Escaping Work

When I first started my career, the idea was still pretty solidly that you work for some big company and get promoted to make more money and have a more comfortable life. This was the early days of the internet so the concept of driving people around in your car or sharing your house with someone for money didn’t exist.

I never really seemed to care though, I had found what I loved, or at least enjoyed doing that people valued, making sense of data.

The thing that shook me into a new way of thinking came about 5 years later when I survived a layoff at the software company I was working at. The thing about this layoff, I had been through others before, was that the company let go of the most key people on our team. Or at least, this was my view at the time.

Fearful I’d be let go also I decided to post my resume on a tech job website (dice.com) I was shocked at the response. Three days later after a handful of phone interviews, I had two job offers, both more than double my salary. I took these to my boss at the time not sure what to do. He told me to take one of them. From this point on my perspective shifted, I knew the skills I had developed over my five years were valuable, and I could find work anywhere if I so chose.

This led me on a long and fruitful career until the point when I learned that deep skills in a valuable area have greater potential than just trading time for money, even if it was $250 per hour (yes, this is how much I charged clients)

I wanted to help others enjoy a bountiful career as I had so I began to publish my insights online. First they were small tips on this site then later they grew into full online courses that now have helped over 500,000 students.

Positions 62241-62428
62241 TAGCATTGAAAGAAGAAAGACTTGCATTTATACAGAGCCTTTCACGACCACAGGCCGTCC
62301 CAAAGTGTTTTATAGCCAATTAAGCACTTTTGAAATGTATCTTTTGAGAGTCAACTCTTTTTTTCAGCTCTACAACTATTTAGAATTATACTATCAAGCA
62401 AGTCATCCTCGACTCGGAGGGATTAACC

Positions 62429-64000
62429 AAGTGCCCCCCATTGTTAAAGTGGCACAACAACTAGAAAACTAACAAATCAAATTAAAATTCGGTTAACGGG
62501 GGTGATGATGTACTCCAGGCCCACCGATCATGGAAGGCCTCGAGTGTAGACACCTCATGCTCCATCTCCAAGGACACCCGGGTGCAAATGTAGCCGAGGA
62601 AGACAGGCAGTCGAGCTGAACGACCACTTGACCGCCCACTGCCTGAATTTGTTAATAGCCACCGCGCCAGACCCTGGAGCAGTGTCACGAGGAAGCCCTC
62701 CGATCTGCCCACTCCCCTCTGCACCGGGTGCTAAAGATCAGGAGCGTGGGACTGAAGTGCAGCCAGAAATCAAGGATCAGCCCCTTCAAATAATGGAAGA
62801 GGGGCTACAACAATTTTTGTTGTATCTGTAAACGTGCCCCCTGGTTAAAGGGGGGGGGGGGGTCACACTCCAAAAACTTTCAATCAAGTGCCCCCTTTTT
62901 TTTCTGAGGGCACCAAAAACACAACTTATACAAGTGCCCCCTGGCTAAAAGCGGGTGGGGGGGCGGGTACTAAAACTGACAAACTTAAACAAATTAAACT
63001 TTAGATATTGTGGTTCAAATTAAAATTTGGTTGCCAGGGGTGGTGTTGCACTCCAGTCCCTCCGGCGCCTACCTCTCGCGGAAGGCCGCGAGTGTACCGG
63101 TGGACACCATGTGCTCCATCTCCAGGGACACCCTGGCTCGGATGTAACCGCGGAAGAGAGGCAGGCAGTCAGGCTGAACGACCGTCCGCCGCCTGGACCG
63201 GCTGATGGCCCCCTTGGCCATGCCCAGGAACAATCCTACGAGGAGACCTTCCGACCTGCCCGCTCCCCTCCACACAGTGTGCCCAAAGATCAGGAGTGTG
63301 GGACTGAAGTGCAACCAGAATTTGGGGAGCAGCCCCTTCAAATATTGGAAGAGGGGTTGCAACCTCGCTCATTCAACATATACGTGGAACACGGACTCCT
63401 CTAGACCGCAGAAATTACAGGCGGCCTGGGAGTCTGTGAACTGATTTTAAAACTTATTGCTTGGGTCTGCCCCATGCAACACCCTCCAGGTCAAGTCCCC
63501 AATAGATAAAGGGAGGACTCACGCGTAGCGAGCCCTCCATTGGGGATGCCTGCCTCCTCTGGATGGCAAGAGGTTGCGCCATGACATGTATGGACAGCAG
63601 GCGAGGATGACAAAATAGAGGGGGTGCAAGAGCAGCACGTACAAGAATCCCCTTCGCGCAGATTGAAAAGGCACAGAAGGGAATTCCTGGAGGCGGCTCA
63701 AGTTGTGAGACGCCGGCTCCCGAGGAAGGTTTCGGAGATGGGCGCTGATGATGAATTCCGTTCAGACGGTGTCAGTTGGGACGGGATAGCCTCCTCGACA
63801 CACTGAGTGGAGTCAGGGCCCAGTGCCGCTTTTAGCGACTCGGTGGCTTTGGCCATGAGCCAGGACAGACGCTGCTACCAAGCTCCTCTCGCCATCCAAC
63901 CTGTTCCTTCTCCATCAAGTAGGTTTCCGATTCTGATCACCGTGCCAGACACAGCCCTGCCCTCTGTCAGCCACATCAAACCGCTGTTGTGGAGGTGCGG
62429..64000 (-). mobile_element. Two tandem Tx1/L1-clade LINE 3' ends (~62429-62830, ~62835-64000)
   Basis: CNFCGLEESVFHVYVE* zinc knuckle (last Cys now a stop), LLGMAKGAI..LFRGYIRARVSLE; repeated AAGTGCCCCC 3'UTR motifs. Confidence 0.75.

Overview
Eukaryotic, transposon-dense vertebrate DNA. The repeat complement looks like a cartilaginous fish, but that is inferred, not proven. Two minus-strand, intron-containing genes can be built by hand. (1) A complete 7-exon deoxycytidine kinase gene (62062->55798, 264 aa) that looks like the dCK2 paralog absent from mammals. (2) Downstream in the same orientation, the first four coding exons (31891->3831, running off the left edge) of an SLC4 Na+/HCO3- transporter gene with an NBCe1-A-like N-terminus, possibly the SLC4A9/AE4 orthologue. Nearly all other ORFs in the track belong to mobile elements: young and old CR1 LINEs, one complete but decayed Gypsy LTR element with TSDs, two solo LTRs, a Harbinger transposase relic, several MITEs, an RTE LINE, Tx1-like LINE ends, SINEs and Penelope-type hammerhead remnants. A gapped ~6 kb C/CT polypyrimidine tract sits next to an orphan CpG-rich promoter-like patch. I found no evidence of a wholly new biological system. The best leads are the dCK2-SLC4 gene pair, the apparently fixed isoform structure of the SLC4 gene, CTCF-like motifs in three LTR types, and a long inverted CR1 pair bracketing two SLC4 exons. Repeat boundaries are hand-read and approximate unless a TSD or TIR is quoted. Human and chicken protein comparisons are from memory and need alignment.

This last part, a one-to-many relationship with your impact is how you can truly escape work.

I left my “full-time” job  April 1st, 2016 (no joke) and couldn’t imagine ever going back.

So here’s the general path I followed to escape work and get control of my situation:

  1. Develop skill in a valuable area (3-5yrs)
  2. Find a way to share that skill with others (18mo)
  3. Offer a paid version of that help (6mo)
  4. Continue to focus on helping your customers

At some point, maybe already, you’ll want to leave your full-time job as I did. This is natural and scary. You’ll have to decide how much risk you’re willing to take before pulling the cord. I was making about 80% of my regular salary with my online business when I hit eject. At that time I had a six-month-old son and had recently bought my first Tesla, so I had a low tolerance.

I’d love to hear your story if you are on this path or go down it anytime soon, ping me on twitter or just reply to this email. And if you’re interested in becoming a data professional like I was you can get my free course “Data Pro Kickstart” by signing up here